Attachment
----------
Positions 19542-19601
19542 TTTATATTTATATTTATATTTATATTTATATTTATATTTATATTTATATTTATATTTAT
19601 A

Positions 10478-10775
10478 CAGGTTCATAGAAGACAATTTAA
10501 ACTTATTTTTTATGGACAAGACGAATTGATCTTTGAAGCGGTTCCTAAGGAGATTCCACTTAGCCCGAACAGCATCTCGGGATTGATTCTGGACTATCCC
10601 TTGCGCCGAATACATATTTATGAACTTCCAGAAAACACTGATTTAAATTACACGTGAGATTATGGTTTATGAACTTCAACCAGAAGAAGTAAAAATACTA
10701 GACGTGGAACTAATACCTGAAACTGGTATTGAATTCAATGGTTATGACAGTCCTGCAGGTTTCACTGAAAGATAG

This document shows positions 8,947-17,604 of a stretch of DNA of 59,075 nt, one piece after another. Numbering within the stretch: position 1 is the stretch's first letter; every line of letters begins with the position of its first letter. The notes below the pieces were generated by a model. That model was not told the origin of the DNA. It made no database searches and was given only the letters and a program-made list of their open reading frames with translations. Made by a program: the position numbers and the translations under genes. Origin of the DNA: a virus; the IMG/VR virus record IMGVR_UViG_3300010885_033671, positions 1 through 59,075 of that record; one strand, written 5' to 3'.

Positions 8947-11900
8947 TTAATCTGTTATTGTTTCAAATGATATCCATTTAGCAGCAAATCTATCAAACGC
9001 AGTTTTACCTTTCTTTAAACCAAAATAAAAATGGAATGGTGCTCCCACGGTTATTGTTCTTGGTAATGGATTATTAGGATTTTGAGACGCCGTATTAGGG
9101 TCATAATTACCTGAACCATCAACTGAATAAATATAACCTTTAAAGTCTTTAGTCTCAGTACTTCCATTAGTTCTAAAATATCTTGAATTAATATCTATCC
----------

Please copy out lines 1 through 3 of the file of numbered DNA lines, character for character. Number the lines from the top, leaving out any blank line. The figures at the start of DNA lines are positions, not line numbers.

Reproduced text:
Positions 19542-19601
19542 TTTATATTTATATTTATATTTATATTTATATTTATATTTATATTTATATTTATATTTAT
19601 A